“Aging in place” is a new term to describe what we all ultimately want — to live out our senior years at home, in a familiar, safe and private environment despite our inevitable decline of motor and sensory functions.
The National Aging in Place Council is made up of health care, building, legal and financial divisions working together to propose the best options for making changes within our home as we age.
Preparing for decline is not something anyone looks forward to, but it is something we need to think about before it becomes dangerous to live in our own home. The safer and more accommodating our home environment, the longer we will be able to stay there and the happier we will be.
I have recently begun to lose function. How terrible, you say, you must be quite old. Not really, 53 to be exact, but I have a bit of carpal tunnel, my vision seems to get worse every year and I fell in the bathtub the other night. I have trouble opening lids on jars. I have difficulty with the can opener and sealed plastic packaging. (Half of America is graying. Whose bright idea was it to make opening a package such a major ordeal?)
There are solutions for small difficulties like opening a can as well as for the larger problems of bathing and home access. I have started to accommodate my environment. I have a one-touch can opener, which I love. I keep a large magnifying glass for reading those really small labels, and I am looking at that steep bathtub knowing that a bath remodel is in my future.
Try and change your environment gradually as your need changes, but keep up. Put that extra hand rail in the bathroom, look to add a shower chair or a powered bath lift, or even a total bath remodel. The solutions are varied, as are the costs. The main thing is to be safe. Knowing that your physical self will change, be prepared to change your home as well.
The bathroom is the area that sees the most accidents. If you have had a fall or a close call in the bath, now is the time to research products and resources on the web and in your community. Physical and occupational therapists and medical equipment suppliers in town can offer ideas and solutions. There are also several great local care-giving organizations that assist with meal preparation, shopping or nursing care for an hourly fee. There is much information on the Internet. Here are a few websites with great information. The National Aging in Place Council, Seniorresources.com, aarp.org/families/home-design. There is no reason to think you have to leave your home as you age. We all deserve to live in a place that gives us peace and happiness. With a little thought, we can all age in place.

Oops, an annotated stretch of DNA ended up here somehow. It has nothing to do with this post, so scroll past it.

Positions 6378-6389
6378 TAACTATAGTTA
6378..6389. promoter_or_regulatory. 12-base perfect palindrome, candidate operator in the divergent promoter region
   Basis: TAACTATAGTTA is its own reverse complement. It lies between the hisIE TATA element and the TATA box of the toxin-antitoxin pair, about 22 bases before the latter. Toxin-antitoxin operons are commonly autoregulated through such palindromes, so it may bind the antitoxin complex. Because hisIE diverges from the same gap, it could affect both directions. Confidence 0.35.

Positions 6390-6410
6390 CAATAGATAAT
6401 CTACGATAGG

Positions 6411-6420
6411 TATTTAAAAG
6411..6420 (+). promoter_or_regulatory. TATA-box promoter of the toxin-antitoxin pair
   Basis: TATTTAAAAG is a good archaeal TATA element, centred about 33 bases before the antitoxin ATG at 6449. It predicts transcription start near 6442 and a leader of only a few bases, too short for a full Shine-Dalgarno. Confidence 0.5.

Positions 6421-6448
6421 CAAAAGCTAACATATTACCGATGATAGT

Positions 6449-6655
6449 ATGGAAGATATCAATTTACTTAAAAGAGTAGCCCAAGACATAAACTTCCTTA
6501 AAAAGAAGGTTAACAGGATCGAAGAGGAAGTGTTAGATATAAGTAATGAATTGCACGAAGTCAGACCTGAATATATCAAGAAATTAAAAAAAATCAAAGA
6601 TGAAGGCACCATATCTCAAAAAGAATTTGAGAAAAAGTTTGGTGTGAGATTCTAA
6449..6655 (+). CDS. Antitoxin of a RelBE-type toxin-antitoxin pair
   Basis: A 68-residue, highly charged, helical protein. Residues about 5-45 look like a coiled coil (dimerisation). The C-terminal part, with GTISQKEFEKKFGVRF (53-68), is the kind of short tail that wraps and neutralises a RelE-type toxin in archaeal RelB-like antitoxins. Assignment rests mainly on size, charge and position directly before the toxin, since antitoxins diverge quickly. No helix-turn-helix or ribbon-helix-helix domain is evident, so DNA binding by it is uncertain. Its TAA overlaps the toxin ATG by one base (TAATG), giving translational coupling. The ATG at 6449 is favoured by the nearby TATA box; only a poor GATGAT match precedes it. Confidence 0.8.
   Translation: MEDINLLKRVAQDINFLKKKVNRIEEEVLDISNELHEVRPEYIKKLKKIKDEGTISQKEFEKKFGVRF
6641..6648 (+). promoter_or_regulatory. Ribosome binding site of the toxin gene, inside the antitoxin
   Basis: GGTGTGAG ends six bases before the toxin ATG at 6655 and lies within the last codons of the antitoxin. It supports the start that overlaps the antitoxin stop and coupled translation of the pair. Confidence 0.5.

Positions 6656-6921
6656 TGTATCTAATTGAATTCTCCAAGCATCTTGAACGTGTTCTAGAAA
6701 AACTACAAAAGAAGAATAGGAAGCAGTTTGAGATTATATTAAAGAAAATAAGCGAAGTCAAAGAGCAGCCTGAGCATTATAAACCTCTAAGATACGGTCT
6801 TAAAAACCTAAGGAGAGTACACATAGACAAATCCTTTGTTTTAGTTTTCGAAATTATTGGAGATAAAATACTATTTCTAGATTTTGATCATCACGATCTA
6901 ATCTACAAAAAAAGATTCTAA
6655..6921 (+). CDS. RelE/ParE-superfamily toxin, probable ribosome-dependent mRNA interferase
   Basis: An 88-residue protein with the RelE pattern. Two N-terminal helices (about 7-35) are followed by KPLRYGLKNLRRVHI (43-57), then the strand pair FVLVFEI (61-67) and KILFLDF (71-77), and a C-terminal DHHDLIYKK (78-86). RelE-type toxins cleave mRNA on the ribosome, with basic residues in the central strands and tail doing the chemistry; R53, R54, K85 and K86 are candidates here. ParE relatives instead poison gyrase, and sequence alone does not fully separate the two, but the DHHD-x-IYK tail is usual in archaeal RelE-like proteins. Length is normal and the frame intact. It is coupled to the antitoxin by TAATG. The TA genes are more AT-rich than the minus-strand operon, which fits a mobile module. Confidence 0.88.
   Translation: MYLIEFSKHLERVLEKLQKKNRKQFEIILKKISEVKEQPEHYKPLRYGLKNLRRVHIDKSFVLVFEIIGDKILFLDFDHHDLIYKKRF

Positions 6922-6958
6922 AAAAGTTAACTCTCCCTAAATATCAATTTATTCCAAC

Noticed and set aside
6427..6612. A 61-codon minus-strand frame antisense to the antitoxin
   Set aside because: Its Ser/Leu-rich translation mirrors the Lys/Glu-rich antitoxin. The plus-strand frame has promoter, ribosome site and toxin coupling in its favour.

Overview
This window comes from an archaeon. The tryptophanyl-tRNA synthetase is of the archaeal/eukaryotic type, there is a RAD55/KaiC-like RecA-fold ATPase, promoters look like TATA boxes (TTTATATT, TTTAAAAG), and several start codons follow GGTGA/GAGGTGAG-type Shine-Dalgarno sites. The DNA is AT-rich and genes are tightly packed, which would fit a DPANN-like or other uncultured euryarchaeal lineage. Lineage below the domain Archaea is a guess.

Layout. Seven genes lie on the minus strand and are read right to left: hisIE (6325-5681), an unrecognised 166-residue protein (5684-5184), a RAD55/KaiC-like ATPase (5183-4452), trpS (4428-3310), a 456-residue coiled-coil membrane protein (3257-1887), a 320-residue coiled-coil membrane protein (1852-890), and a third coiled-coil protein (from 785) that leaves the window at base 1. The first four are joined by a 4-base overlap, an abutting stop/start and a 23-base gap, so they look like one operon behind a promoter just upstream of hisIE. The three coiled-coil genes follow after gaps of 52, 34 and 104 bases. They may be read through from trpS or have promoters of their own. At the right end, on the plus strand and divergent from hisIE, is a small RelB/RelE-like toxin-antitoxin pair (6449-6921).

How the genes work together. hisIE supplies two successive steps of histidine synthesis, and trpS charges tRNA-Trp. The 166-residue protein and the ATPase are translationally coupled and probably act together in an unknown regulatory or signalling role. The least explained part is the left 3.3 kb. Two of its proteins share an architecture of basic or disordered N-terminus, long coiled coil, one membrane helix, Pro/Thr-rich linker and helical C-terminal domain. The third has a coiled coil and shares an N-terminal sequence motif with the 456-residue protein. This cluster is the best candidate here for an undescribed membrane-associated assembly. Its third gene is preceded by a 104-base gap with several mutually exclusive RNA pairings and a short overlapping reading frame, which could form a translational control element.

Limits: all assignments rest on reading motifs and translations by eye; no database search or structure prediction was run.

Stephanie Schwartz, PT, ATP practiced physical therapy for 20 years before becoming interested in home medical and custom rehab equipment. She owns Northern Rehab & Respiratory in Redding and Harmony Home Medical in San Diego. She lives in Redding, is a member of the Rotary Club of Redding, and loves hiking and travel. She has four dogs, one brave cat and two grown children. You may reach her at 221-8040 days or firstname.lastname@example.org.